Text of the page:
Tom A lot of people think it’s just a geographical thing. But you have to think about borders as social and in terms of class and race. You’ve got to accept that they exist. We can’t just pretend we live in a world where inequality doesn’t exist. We have to understand and be conscious of them, and try to go beyond them.

Why is football often held up as a space that should be separate from politics?

Joel All sport is political and there are certain moments when this is thrown into sharp relief. For example, when players like James McClean refuse to wear a poppy it reveals that there are certain political messages that are acceptable within football and that others are clearly not. When people tried to get ‘refugees welcome’ banners into grounds almost all Premier League clubs prevented them.

There’s also the way that football, particularly international tournaments, is used to push through policies that governments wouldn’t otherwise be able to – the ‘shock doctrine’ style of governing. It’s called ‘celebration capitalism’, where you use big celebratory events to push through neoliberal policies, which we saw in Brazil. Football is always political. It’s a battleground; it’s just about fighting to put across the politics that you want to see.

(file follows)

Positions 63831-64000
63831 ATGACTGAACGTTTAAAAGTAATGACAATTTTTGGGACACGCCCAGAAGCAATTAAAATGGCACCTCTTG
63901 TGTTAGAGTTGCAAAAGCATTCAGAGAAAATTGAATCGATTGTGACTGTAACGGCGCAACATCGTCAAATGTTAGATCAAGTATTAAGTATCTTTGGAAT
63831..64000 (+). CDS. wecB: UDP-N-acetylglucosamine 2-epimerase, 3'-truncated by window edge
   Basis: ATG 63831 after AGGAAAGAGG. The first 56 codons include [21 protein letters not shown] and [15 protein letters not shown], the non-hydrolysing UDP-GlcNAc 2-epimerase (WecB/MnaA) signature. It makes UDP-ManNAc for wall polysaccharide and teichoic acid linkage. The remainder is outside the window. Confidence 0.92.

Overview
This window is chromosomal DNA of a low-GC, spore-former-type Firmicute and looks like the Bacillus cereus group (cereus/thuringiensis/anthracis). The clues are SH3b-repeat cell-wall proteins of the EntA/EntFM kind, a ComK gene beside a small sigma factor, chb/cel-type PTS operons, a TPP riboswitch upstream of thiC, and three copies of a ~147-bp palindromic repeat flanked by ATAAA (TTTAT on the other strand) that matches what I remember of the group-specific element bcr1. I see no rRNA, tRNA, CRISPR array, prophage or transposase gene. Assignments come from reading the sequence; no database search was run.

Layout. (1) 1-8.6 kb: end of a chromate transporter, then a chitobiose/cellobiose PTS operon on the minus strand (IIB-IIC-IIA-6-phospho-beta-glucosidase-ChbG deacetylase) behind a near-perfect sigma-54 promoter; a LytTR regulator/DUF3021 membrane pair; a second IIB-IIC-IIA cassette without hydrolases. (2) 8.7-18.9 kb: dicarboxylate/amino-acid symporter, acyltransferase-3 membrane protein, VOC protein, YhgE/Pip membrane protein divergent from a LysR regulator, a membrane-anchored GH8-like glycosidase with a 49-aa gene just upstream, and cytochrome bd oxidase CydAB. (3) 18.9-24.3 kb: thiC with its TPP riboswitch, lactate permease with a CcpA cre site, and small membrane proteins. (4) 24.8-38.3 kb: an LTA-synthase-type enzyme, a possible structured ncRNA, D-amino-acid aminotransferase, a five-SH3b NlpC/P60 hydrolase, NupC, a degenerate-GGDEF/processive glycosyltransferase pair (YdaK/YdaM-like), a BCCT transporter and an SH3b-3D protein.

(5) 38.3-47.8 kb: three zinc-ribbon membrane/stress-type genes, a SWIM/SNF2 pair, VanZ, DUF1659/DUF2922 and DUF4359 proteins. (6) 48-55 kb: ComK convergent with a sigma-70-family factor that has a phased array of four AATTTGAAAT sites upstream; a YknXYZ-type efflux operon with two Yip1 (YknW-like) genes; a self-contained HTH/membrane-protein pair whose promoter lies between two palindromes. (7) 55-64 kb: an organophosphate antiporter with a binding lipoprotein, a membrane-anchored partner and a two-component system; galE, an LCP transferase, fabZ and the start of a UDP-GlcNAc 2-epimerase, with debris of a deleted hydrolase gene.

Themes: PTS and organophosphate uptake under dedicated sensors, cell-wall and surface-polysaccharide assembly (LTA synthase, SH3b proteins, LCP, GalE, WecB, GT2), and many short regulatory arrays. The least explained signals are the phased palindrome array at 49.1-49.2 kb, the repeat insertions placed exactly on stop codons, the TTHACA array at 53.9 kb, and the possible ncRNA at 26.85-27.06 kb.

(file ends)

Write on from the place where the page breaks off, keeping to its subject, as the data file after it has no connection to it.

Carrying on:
Tom Exactly. Otherwise it’s only people with the power who decide whether football is political or not. I think fans are increasingly starting to realise that they can also have an influence. [At Clapton FC] the club has grown so much of because of the fans, and anyone you speak to now will know about the Clapton Ultras. They’re explicitly political; they make sure that people know they’re anti-fascist. I think people see they’re honest about that connection and use it for good. So rather than just going to the football and singing songs, they’re doing things like food banks and supporting migrants, which I think is amazing.

Regarding Clapton and the activity of clubs like Dulwich Hamlet and FC United, alongside initiatives like the Liverpool Supporters Union, do you think we are witnessing a resurgence of a more politically and socially conscious fan culture?

Jack I’m quite new to this fan culture, but you’re welcomed straight away, no matter who you are – gay, straight, black, white – and that’s what people are looking for. I think that’s where it’s coming from. People are travelling around and they want to have that feeling of being home and you can find it in those spaces.